Stephanie Lewis

Stephanie E Lewis

Associate Engineer
Atmos Energy
Stephanie Lewis
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Hi! I am a mechanical engineer at Atmos Energy. I Graduated from University of New Orleans May 2013 with a B.S.M.E. Been employed as a Pipeline Integrity engineer since June 2013. I love my career, my company and women engineers (men too)!

BSME - 2013
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Answers by Stephanie E Lewis

First of all, congrats on your aspiriations! What an accomplishment it will be to become a Petroleum Egnineer. I wish that I could tell you that gender stereotyping does not exist, but that would  be a lie. However let me tell you some great things about being a women in "man's world". Things are changing and more and more women are entering into the engineering profession. It is being recognized by the biggest and best companies that women engineers are a vital asset to companies, and thus smart and successful women are being seeked out. NOW is the time to get into the profession. Petroleum engineers can work offshore and onshore. It depends what you want to do and what your goals are. There are millions of engineering jobs in the petroleum engineering field that are suitable for women. It is silly t think otherwise. Really. There are many opportunities out there for women, MANY!! I am a woman in the Natural Gas pipeline industry and yes it is predominately men, but I am respected and treated as everyone else because I got in with a great company. Pleae, for the sake of all women, do not give up and do not be discouraged by other's input. I am sure your friends and family only want what is best for you, but maybe they are unaware of how the world is changing in that aspect. 

An ability to understand the curriculum and apply it to real world problems is far more important than good grades. If one make's all A's due to cheating, than obviously the grades mean nothing. On the other hand, one who works through college and maintains a active family and/social life and has a C average due to time contracints for studying, could still potentially be an excellent computer engineer. It is all about a person's committment and ability.

Upon graduation or around the time prior to graduation, you will have an option to take a "FE" or "EIT" (name depends on your state licesning board) exam. This will provide a certification as an Engineer in Training. After about 4 years of professional experience under a licensed PE (Professional Engineer), you will then take another exam, the PE. Again, different states have different procedures and guidelines. With a PE, you will be considered a licensed and professional engineer.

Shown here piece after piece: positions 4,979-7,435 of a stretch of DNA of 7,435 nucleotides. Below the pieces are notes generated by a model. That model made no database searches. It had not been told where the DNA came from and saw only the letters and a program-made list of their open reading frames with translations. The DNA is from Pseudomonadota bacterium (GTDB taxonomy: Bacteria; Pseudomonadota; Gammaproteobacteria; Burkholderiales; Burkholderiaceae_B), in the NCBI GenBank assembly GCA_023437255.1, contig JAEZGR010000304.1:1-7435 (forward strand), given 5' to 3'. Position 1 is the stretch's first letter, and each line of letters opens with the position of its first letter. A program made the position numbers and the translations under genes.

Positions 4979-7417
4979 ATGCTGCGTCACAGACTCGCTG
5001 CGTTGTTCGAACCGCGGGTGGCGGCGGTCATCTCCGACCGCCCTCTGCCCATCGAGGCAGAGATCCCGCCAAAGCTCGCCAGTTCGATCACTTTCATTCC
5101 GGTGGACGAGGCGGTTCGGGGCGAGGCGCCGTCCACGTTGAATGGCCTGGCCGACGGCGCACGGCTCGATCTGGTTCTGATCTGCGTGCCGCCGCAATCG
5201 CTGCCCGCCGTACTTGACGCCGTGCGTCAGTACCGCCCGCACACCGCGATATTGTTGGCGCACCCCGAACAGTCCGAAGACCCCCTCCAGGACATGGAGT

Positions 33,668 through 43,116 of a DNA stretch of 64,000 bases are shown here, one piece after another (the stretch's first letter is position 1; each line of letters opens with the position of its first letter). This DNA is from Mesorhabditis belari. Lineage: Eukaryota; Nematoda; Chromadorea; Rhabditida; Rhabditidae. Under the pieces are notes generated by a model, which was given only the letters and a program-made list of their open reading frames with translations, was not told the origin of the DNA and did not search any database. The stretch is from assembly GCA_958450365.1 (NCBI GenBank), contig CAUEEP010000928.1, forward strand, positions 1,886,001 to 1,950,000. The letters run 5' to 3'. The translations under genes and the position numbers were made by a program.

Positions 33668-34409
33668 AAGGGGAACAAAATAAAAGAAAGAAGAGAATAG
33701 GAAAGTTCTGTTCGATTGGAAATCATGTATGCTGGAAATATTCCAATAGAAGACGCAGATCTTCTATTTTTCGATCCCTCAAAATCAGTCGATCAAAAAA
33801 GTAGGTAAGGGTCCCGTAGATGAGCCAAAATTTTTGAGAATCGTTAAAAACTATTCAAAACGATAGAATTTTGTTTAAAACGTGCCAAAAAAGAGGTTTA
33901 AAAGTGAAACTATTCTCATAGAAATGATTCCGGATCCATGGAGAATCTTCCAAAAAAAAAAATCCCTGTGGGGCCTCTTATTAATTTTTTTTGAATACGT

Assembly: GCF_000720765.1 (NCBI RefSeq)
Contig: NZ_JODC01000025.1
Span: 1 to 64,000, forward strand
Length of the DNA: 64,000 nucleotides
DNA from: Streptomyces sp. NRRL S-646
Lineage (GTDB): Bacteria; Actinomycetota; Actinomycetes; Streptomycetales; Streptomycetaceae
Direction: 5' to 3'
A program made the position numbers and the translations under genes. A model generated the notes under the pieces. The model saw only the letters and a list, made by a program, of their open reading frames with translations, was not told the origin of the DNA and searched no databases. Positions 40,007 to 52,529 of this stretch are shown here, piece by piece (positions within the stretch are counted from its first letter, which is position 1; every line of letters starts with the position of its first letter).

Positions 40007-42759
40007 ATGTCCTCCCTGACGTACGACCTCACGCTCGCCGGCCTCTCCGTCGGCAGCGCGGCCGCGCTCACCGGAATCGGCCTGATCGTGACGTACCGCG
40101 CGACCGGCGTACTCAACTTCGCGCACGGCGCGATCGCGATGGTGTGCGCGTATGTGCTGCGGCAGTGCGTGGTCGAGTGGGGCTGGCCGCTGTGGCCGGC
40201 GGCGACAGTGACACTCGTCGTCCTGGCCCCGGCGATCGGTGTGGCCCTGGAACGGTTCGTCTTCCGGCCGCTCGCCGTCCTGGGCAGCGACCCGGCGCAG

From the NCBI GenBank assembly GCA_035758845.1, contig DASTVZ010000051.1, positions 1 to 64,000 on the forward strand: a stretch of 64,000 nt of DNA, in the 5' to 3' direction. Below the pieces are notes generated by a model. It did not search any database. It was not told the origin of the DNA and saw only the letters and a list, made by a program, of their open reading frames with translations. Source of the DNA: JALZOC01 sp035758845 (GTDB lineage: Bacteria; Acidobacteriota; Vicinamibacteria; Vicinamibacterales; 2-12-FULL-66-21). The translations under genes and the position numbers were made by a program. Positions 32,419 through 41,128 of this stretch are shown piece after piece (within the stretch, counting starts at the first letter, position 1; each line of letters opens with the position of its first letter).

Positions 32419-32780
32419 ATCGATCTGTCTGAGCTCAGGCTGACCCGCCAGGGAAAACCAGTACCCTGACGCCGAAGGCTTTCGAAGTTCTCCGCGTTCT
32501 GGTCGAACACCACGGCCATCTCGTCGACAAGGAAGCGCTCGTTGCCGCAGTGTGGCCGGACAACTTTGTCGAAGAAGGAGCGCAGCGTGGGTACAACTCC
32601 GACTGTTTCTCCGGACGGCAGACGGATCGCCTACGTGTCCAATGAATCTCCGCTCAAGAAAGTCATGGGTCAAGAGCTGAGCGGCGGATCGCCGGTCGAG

Well first of all it is important to think ahead and decided what a "normal wife and mother" means to YOU. There are many women engineers who I am sure work long hours with plenty of overtime, but I would think that most work average full-time hours. I happen to work for a great company and am RARELY asked to work overtime. So in my case, I could be a great wife and mother. No I wouldn't be home with my kids all day, everyday, but that is not how I want my life to be anyway. I want my children to grow up in an environment where it is normal for both parents to work. 

Hello Nurse Desiree,

First of all, I believe that being an older female should not be a challenge for you as an entry level engineer as long as you are motivated and looking to cotinue a, at times, challenging career. I don't mean challenging in a 'hard' way, I mean more like a fullfilling career. From my experience, women engineers are needed and wanted! Big companies are really starting to see what women add to the workplace and we there is still a short of women engineers in the world. Now is the time to get in!
Obviously Petro/Chem would be the easiest and safest route for getting into the gas industry but it certainly is not the only one. I myself am a Mechanical Egineer and I certainly do not regret my decision to go this route. Mechanical engineering is the broadest of all the sub-specialties. You will have many many options or where your career can go. I am working in gas industry, and I have friends who are working in engine design, fire alarm systems design, piping design, oil drilling, auto industry, air/space industry, etc. I don't know of any electro-chemical majors but I have no doubt that it would also provide you a broad list of options for careers. Arch. and Building/Envir Systems don't jump out to me as ways to get into the gas industry. But that doesnt mean that you should totally discount those options either. 
I have heard time and time again nurses saying that did not enjoy their work and wanted change. I can honestly say I have NEVER heard that come from an engineer. I think it is because engineers can do so many different things with their career. And many engineers move into management at some point in life if they want to. 
In school when you get to your first few engineering classes it is usually easier to decide if it is for you or not. I hope I helped a bit. Please feel free ask me and more questions. You can email me @ if you need. Best wishes Desiree. 

Stephanie E. Lewis, Associate Engineer
Atmos Energy